An exhibition of photographs by selected school kids that depict their impression of the city of Accra ended recently at the exhibition of hall of the Children’s Library in Accra.
Curated by acclaimed sculptor Kofi Setordji and coordinated by photographer Mawuli Tofah, the show, which formed part of Celebrating Accra Festival, comprised over one hundred pictures taken from various parts of the city.
Indeed, the photographs appear to be a kind of cumulative manuscript that may point to some kind of protest by the kids alongside hints of problems of a growing city that is about to lose track of its history and culture.
Nonetheless, the significance of these photos may be found after a close and detailed scrutiny, which without doubt reveals a city that is full of perseverance, innovation, imagination, regression and probably in a state of confusion.
Scenes of choked open drains, garbage, shacks, hawkers, pollutants, food vendors selling next to liquid waste trucks, discarded vehicle tyres, poverty, pollution, lawlessness and newly constructed buildings with shiny Chinese slide windows are memorable but point to a developing city without an architectural history.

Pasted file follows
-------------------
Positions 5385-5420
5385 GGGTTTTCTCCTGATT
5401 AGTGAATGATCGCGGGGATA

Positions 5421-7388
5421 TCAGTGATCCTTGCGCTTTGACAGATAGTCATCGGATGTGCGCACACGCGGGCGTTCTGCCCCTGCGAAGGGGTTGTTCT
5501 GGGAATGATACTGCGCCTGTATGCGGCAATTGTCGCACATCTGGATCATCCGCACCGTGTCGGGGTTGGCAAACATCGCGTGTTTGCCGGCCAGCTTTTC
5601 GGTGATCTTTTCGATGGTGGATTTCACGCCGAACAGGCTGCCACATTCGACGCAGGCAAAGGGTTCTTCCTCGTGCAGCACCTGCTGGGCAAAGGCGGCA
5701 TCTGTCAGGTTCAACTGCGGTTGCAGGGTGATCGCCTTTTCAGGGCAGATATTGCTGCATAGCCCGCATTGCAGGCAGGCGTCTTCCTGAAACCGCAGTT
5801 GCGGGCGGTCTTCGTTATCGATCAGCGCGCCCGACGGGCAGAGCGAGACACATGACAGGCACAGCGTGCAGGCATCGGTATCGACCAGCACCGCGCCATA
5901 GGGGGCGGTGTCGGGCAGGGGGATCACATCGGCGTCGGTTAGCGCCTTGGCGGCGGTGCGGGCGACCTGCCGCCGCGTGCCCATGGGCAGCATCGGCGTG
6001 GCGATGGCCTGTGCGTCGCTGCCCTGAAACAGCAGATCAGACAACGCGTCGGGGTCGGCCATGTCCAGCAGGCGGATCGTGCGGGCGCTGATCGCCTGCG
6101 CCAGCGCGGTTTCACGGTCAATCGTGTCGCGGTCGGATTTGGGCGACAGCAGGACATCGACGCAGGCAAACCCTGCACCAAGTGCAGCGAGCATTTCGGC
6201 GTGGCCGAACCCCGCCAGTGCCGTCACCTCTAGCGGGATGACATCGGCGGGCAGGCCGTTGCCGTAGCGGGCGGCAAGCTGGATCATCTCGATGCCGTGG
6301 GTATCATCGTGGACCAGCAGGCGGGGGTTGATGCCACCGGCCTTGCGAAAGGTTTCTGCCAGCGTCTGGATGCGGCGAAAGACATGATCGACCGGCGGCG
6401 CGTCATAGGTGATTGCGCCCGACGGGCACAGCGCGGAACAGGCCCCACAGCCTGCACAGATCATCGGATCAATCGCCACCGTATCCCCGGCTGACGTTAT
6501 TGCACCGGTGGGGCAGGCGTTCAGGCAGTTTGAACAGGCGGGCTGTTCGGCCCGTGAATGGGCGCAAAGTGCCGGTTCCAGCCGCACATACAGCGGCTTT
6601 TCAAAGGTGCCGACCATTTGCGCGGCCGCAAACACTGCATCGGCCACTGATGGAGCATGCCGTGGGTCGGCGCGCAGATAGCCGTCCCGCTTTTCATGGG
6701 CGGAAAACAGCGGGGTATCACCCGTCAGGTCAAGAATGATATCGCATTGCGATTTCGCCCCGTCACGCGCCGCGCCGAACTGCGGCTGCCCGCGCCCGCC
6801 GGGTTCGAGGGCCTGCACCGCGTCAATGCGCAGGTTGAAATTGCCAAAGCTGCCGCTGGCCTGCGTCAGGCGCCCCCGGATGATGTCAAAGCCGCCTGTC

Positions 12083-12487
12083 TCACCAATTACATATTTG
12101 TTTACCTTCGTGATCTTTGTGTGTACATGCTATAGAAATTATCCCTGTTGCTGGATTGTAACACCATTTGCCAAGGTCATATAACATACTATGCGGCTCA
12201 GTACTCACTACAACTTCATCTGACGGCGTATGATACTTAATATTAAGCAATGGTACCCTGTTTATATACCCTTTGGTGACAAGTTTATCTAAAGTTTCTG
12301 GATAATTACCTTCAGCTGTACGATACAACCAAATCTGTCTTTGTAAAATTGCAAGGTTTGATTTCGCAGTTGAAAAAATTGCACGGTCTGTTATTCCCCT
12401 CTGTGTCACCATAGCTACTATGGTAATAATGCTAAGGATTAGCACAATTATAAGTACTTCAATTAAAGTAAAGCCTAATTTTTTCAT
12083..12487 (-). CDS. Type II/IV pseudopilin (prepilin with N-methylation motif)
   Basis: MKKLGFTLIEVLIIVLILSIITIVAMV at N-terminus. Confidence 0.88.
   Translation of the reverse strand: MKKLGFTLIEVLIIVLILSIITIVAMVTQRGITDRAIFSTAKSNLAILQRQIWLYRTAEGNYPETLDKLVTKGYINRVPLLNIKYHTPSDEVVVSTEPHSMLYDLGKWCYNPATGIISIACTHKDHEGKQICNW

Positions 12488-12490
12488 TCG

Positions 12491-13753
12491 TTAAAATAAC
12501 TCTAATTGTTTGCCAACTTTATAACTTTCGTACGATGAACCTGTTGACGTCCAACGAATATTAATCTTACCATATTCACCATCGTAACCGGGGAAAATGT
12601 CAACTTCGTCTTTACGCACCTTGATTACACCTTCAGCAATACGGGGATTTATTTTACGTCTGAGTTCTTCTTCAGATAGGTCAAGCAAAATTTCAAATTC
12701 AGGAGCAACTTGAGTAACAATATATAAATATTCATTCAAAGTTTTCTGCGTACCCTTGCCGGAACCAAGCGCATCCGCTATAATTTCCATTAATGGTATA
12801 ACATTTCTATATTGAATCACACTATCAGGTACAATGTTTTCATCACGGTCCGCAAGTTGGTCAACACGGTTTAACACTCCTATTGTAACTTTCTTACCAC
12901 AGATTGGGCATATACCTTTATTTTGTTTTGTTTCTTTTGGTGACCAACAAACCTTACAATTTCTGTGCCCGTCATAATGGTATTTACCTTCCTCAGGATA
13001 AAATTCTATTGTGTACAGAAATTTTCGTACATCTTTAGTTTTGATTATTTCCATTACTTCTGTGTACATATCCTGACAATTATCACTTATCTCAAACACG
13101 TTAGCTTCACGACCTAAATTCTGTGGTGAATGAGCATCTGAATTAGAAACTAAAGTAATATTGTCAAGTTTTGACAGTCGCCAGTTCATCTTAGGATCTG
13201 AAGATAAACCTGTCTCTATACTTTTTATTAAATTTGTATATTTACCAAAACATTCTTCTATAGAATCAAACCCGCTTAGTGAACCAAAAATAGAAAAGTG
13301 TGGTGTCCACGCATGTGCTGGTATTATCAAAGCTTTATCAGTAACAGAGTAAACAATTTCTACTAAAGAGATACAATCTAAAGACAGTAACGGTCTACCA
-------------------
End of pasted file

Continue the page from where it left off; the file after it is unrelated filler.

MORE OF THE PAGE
Moderated by renowned architect Joe Osae Addo, a panel comprising, Nat Nuno Amarteifio (architectural historian and former Mayor of Accra), Senam Okudzeto (artist/writer and academic), Osei Agyeman (former president of the Ghana Institute of Architects), deliberated on the theme “Restoring the Past – Ensuring the Future”.
Discussions, which included members of the audience, centred on the need to raise conscious awareness of the ingenuity, creativity and culture of Accra, while touching on the apparent loss of its heritage buildings and undeniably its architectural history.
The chat, which was held at the Children’s Library, coincidentally one of the historical buildings under threat of losing its status as one of the icons of Accra, equally considered the issue of Indian, Chinese and other “alien” architecture that has flooded Accra in recent years.
Icons of a nation, they agreed do tell a story – however, Accra seems to be losing whatever symbols it possessed that tell the history of its glorious past – and sadly no action appears to be in place to help arrest this unfortunate situation.
Enforceable laws they concluded are therefore required to protect and save the heritage buildings in Accra as the authorities ensure that its rich history remains visible throughout its quest at development while serving as an inspiration for future generations.
Golden Tulip Hotel, Archi Africa, Amaechi & Njide Ndily Family, Ghana Commercial Bank Ltd, Coral Paints, Chase Petroleum, Airtel, Multi TV, Poly Tanks, Safe Bond Africa Ltd and Krane Construction supported the lecture.
Celebrating Accra Festival was sponsored by Agenda 21of Spain, Accra Metropolitan Assembly, Geothe-Institut, Cowbell, Club Beer and Citi FM.